Turkish court sentences Cumhuriyet journalist to two years in jail
A Turkish court sentenced a daily Cumhuriyet reporter to more than two years in jail on July 19 over charges of making people potential targets for militant groups through her reporting, the paper said.
The case was triggered by an article written by Canan Coşkun last September about prosecutors’ questioning detained lawyers for two hunger-striking teachers allegedly linked to the far-leftist Revolutionary People’s Liberation Army-Front (DHKP-C) militant group, viewed as a terror network by Turkey.
The court found out that Coşkun, who covered Istanbul courts as her beat, made “people involved in the fight against terrorism a target,” Cumhuriyet said.
A lawyer for Coşkun told the court the naming of a prosecutor in that article did not amount to making that person a target and denied the charges against her, rights group Amnesty International reported on Twitter.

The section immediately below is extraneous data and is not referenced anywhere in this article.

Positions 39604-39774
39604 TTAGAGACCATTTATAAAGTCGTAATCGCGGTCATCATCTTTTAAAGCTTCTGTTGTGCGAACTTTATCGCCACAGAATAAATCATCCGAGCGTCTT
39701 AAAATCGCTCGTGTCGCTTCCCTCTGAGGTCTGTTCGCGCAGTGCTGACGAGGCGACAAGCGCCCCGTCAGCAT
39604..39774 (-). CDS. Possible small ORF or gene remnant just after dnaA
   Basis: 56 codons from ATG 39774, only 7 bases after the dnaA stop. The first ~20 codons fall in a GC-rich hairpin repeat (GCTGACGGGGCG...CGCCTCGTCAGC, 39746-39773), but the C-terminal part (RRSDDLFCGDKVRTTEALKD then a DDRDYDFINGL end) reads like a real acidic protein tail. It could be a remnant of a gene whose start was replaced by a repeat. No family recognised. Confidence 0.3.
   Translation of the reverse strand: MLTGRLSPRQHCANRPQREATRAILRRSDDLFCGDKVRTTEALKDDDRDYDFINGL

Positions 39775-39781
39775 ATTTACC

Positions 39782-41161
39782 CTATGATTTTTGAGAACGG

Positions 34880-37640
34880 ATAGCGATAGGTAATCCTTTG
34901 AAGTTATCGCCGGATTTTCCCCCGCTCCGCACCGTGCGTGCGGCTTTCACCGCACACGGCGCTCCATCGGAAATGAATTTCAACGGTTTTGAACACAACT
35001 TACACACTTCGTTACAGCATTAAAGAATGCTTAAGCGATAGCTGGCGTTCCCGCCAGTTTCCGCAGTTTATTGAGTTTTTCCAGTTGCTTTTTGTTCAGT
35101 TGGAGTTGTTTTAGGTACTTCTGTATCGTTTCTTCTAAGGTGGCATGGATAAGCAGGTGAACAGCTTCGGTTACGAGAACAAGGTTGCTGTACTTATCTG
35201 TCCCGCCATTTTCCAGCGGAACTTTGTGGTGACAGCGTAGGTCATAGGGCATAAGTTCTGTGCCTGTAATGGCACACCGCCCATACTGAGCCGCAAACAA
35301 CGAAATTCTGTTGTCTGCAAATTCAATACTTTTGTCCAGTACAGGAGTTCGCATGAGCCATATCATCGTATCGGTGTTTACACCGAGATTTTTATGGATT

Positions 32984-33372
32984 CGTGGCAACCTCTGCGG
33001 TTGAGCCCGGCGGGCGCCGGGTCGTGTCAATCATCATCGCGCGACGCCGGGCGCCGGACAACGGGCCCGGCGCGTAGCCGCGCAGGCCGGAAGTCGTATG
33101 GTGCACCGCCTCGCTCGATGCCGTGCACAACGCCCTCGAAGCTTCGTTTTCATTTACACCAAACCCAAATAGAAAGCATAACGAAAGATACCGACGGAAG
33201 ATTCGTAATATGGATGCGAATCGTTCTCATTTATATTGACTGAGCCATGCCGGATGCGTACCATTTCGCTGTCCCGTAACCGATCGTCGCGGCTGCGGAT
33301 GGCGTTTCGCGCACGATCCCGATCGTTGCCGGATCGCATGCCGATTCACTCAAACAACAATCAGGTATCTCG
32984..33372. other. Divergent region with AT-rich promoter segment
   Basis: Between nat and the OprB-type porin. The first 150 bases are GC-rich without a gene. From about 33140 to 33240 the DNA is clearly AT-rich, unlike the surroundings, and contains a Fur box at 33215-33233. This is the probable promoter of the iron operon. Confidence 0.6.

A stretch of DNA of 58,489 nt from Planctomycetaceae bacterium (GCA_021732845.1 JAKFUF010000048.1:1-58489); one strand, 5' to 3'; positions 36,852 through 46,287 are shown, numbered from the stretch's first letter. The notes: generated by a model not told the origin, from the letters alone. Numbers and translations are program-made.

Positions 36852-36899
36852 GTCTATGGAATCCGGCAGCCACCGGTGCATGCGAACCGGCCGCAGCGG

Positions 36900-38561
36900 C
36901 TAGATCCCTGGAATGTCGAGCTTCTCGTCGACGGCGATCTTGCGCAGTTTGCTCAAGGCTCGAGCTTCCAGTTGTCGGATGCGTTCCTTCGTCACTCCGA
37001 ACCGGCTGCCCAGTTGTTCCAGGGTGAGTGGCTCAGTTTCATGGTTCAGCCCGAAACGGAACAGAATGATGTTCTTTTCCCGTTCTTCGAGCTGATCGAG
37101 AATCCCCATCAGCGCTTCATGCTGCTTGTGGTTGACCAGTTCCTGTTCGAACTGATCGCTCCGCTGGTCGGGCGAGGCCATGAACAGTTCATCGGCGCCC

“Another punishment for press freedom,” main opposition Republican People’s Party (CHP) lawmaker Sezgin Tanrıkulu, who attended the hearing, wrote on Twitter.
“Writing a story and being a journalist is sufficient for a court to take a ‘negative view,’” said Tanrıkulu.
In April, a Turkish court sentenced 14 Cumhuriyet staffers to jail on charges of terrorism and supporting the network of Fethullah Gülen, a U.S.-based cleric blamed for organizing an attempted coup on July 15, 2016.
Since the attempted putsch, more than 120 journalists have been detained and more than 180 media outlets have closed on suspicion of links to the Fethullahist Terrorist Organization (FETÖ).
Free speech advocacy group Reporters Without Borders in April ranked Turkey 157 out of 180 countries in its annual report on global press freedom and estimated about 90 percent of Turkey’s newspaper coverage is pro-government.